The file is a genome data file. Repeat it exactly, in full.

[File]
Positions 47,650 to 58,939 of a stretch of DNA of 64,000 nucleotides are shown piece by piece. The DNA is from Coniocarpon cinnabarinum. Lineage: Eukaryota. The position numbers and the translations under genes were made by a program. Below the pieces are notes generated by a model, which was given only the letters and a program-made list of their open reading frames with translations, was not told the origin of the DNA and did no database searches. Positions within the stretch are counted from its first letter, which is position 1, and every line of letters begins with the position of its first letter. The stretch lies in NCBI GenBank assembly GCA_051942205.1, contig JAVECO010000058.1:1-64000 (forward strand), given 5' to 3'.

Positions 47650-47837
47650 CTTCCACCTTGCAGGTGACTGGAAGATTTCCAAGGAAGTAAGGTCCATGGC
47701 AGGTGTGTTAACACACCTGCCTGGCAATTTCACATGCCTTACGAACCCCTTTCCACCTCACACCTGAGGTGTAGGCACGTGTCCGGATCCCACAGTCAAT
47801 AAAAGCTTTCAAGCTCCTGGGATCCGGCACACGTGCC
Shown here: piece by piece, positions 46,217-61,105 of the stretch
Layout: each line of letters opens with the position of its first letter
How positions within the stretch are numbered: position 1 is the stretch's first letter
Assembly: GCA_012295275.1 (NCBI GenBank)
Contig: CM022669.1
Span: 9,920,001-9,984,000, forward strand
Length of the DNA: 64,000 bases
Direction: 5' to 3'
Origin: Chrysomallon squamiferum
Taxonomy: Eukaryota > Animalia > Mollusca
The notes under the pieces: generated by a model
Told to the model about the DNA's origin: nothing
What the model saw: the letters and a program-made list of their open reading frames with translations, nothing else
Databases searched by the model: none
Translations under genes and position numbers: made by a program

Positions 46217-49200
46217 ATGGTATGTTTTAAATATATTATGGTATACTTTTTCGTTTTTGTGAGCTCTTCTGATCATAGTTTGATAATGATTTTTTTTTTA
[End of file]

Positions 47,650 to 58,939 of a stretch of DNA of 64,000 nucleotides are shown piece by piece. The DNA is from Coniocarpon cinnabarinum. Lineage: Eukaryota. The position numbers and the translations under genes were made by a program. Below the pieces are notes generated by a model, which was given only the letters and a program-made list of their open reading frames with translations, was not told the origin of the DNA and did no database searches. Positions within the stretch are counted from its first letter, which is position 1, and every line of letters begins with the position of its first letter. The stretch lies in NCBI GenBank assembly GCA_051942205.1, contig JAVECO010000058.1:1-64000 (forward strand), given 5' to 3'.

Positions 47650-47837
47650 CTTCCACCTTGCAGGTGACTGGAAGATTTCCAAGGAAGTAAGGTCCATGGC
47701 AGGTGTGTTAACACACCTGCCTGGCAATTTCACATGCCTTACGAACCCCTTTCCACCTCACACCTGAGGTGTAGGCACGTGTCCGGATCCCACAGTCAAT
47801 AAAAGCTTTCAAGCTCCTGGGATCCGGCACACGTGCC
Shown here: piece by piece, positions 46,217-61,105 of the stretch
Layout: each line of letters opens with the position of its first letter
How positions within the stretch are numbered: position 1 is the stretch's first letter
Assembly: GCA_012295275.1 (NCBI GenBank)
Contig: CM022669.1
Span: 9,920,001-9,984,000, forward strand
Length of the DNA: 64,000 bases
Direction: 5' to 3'
Origin: Chrysomallon squamiferum
Taxonomy: Eukaryota > Animalia > Mollusca
The notes under the pieces: generated by a model
Told to the model about the DNA's origin: nothing
What the model saw: the letters and a program-made list of their open reading frames with translations, nothing else
Databases searched by the model: none
Translations under genes and position numbers: made by a program

Positions 46217-49200
46217 ATGGTATGTTTTAAATATATTATGGTATACTTTTTCGTTTTTGTGAGCTCTTCTGATCATAGTTTGATAATGATTTTTTTTTTA